Having a welcoming and inclusive school also means our community knows what it means to respect and celebrate JEDI knowing that each child and each adult is different. It means people have a sense of belonging at our school and have the sense to help others feel that same sense of safety and belonging. We may have different backgrounds but we have shared school values such as respect and kindness. We want people to be eager to learn what could make someone not feel safe at school and want to do something about it to help. And we want people to recognize their privileges, celebrate their identities, and realize that everyone has implicit biases to work on, along with gifts and perspectives to share. Everyone wants to feel valued and seen, and I want everyone in the TAS community to be able to feel this way.
4. History isn't just about our understanding of the past; it can and should inform our future.
So far this year we have placed schoolwide emphasis on recognizing that history has shaped where we as a society have ended up today. We’ve had guest speakers like authors and artists and consultants share with us that the history of Taiwan in the context of Asia, is just as important to know the history of indigenous people on the island as well as the history of the black lives matter movement in the United States. History touches each of us no matter where we are in the world. Based on faculty professional development to have been able to share this history, we also adapted workshops and included support staff throughout the year in sessions that were conducted in Mandarin.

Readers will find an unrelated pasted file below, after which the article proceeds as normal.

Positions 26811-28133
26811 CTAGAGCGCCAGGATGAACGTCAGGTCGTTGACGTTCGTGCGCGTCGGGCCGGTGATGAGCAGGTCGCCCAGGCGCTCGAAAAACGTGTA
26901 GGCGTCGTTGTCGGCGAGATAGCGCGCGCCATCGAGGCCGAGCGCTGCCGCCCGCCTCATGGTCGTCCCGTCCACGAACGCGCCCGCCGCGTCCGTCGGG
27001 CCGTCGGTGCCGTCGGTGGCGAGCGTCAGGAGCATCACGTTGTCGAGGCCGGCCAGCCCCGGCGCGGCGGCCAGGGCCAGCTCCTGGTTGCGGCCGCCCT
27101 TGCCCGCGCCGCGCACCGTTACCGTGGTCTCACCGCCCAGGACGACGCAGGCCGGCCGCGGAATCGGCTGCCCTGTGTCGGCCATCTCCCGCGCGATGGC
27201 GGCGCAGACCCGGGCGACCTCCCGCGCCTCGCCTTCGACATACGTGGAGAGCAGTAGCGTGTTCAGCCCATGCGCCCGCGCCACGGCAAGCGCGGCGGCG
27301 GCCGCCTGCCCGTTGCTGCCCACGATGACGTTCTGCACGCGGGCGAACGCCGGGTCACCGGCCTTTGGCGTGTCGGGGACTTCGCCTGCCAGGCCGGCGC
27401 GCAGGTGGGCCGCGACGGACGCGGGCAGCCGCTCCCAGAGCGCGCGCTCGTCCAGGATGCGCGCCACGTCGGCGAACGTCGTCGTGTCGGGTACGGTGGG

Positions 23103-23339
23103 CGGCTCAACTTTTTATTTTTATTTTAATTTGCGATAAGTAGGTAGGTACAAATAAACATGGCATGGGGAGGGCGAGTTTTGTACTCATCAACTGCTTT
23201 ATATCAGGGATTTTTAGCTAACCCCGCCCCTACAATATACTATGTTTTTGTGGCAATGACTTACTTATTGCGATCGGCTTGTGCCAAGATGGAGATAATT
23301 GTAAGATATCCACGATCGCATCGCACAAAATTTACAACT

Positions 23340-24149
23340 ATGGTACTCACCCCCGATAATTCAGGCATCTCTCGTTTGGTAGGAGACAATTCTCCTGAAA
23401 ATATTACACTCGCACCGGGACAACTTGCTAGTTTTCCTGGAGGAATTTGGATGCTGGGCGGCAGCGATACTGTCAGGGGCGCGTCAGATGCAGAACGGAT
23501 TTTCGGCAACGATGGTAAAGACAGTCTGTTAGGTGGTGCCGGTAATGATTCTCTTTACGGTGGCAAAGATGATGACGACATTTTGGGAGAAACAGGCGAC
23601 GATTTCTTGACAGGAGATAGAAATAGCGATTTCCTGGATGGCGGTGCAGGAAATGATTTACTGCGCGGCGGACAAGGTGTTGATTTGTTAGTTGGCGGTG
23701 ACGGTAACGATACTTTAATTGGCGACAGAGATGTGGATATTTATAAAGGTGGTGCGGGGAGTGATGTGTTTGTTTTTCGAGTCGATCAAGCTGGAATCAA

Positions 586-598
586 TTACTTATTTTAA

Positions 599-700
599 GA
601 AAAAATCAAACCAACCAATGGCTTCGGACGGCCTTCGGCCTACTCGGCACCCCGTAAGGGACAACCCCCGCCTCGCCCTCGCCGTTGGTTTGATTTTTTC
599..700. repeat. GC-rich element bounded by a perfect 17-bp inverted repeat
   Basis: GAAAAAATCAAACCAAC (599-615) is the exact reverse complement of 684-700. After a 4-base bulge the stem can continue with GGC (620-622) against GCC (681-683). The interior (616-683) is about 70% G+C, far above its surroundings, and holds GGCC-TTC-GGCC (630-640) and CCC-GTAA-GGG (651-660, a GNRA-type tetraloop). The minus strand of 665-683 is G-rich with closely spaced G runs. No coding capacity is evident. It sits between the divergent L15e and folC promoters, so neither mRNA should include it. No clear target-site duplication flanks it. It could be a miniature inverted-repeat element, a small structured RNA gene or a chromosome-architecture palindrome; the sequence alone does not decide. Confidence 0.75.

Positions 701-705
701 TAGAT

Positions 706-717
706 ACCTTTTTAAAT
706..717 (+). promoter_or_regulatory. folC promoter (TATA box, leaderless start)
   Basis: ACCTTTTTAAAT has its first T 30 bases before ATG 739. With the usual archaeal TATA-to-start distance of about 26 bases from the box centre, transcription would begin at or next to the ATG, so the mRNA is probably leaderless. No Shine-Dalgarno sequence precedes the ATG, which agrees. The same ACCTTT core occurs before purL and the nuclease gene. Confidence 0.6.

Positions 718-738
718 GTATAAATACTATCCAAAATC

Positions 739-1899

As a school, if we are teachers of history, we are committed to anti-bias education that anchors our work with children. You will hear from our associate principals about more specific work taking place in each division, but I have been so happy and heartened to see organic activities being started by students that help each other learn from and appreciate each other, and see how they want to work together to create a safe school for each other and a safer world for all.
This pandemic has not made life any easier for any of us these past two years, and COVID has revealed how crucial JEDI work is for our school, an American one in Taiwan. Our community is split on how it views health and safety and how people view getting sick, and it has definitely been split in opinion on how Taiwan has handled the pandemic and how it has affected education. I have seen opinions have been split down nationality and cultural lines, and whether people consider Taiwan their home. This gives us a huge opportunity in pushing forth in our work with JEDI to allow for further understanding of different voices and opinions, a life skill that we will all need in a constantly changing world.
5. We all get a choice to focus on creating good instead of just critiquing what's bad in our world.
There was a recent opinion piece in the NYTimes that has stuck with me, and I'd like to share it with all of you. The title of the piece is “What I want my kids to learn about American Racism” by a South Asian immigrant father of two American-born teenagers. The father is the founder and president of Interfaith America, a nonprofit organization that promotes cooperation among people of different religions based in Chicago.
He ends his essay with a powerful quote that has shaped my understanding of everything that has happened at TAS this year - and everything that I want for our community in the future:
“I want my two sons to understand that responsible citizenship in a diverse democracy is not principally about noticing what’s bad; it’s about constructing what’s good. You need to defeat the things you do not love by building the things you do.”
As your Head of School, I want our entire school community to work together, to build things up not just tear things down. I want us to be united, not divided.
It is a continued honor to be able to lead this school and to see your children thrive. I send you best wishes for a happy and restful summer break and look forward to opening the 2022-23 school year on time and live, in-person on Wednesday, August 10.